Lower targets help Scotrail keep deal
16 February 2019, 07:19 | Updated: 16 February 2019, 07:31
Lowering ScotRail's passenger satisfaction targets two years in a row allowed Abellio to avoid the possibility of being stripped of its contract to run the franchise, Scottish Labour has suggested.
Under the terms of the franchise agreement, a breach of the target in two consecutive years would be marked as a "continuing and material event of default".
In such an event, the Scottish Government would then have the option to terminate the agreement if performance levels were not deemed to be acceptable - although the issuing of a remedial plan notice would be the more likely first step as this would give the franchisee the opportunity to address the issues at hand.
A section of the franchise agreement reads: "If overall satisfaction does not meet the overall passenger satisfaction target in any two consecutive franchisee years, such shall constitute a continuing and material event of default ... the authority shall be entitled to terminate this agreement by serving a termination notice on the franchisee.
ScotRail has been issued two remedial notices by the Government in less than two months - the first on December 24 and the second on February 8.
A response on how outstanding issues will be resolved, as set out in the remedial notice, must be submitted within 12 weeks of a notice being issued.
The train operator has faced criticism over cancellations and delays to its services, with the most recent satisfaction figure standing at 79%.
The target figure is usually set at 88.5% but this was lowered in 2016-17 to 84% and in 2017-18 to 85%.
If the figure had stood at 88.5% between 2016 and 2018, ScotRail would have been in breach of its passenger satisfaction agreement, which would have potentially left open the possibility for the Scottish Government to terminate the contract.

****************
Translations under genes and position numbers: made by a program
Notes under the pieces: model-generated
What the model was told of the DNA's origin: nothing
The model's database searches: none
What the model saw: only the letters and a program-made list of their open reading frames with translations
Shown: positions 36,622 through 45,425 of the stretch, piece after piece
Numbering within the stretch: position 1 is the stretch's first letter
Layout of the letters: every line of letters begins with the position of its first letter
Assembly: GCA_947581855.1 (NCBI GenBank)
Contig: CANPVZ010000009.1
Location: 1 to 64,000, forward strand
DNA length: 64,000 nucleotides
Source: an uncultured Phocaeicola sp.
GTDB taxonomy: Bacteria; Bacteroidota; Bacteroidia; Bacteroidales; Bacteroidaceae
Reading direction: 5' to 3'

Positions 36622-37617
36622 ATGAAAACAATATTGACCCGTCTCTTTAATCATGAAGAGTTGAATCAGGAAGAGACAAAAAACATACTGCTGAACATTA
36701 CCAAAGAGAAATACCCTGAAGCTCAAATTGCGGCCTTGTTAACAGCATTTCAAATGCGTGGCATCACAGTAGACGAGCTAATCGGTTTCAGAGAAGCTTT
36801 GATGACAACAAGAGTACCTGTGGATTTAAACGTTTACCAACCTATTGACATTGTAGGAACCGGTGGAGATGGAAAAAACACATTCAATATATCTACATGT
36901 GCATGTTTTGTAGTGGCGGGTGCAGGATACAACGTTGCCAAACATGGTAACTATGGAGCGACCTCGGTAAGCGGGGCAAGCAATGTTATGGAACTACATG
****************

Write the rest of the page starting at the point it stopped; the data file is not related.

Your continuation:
The Scottish Parliament's Information Centre (SPICe) said the decisions on lowering targets for ScotRail were taken following a full analysis of factors which may impact upon performance outwith the control of the operator.
These include an extensive programme of electrification and the Queen Street Tunnel works during 2016-2017, and changes to Transport Focus' survey methodology.
Other factors considered as being outwith the control of ScotRail include infrastructure issues - under the remit of Network Rail - and extreme weather conditions such as the Beast from the East last year.
MSPs rejected a Scottish Labour proposal in November to enact a break clause in the ScotRail contract, which would have ended the agreement in 2022.
The party has campaigned for the rail network to be brought into public ownership.
Scottish Labour's transport spokesman Colin Smyth said the Scottish Government was allowing ScotRail to get "off the hook" over its franchise obligations.
Mr Smyth said: "Whilst passengers stood on platforms for trains that never came, SNP ministers were secretly cutting deals to allow the firm to fail commuters across the country.
"Instead of hauling these chancers in and demanding they deliver what they are paid to do so by the taxpayer, the SNP Government let them off the hook.
"And we know this is not the only occasion when the SNP Government has granted ScotRail a licence to fail.
"No wonder the SNP voted with the Tories to block Labour's plans to exercise the break clause in the ScotRail franchise, ministers have been bailing Abellio out in secret.
"Instead of moving the goalposts for a failing franchise, Scottish Labour will bring our railways into public ownership to give our country a transport system that delivers for the many."
A spokeswoman for Transport Scotland said that proposals to end the contract would prove costly for taxpayers.
She said: "Performance has not been where it should be and any agreed remedial plans must bring swift change to reach the levels passengers expect and deserve.
"While we can and do hold the franchisee to account for matters within their control, it is only reasonable we also take account of impacts over which any operator would have no influence.
"Suggestions that we should do otherwise are short sighted, as is the notion we can simply rip up contract given that current reserved legislation requires us to run a competitive tender exercise for any new operator.
"This would come at significant cost to the public purse and bring upheaval to staff up and down the country."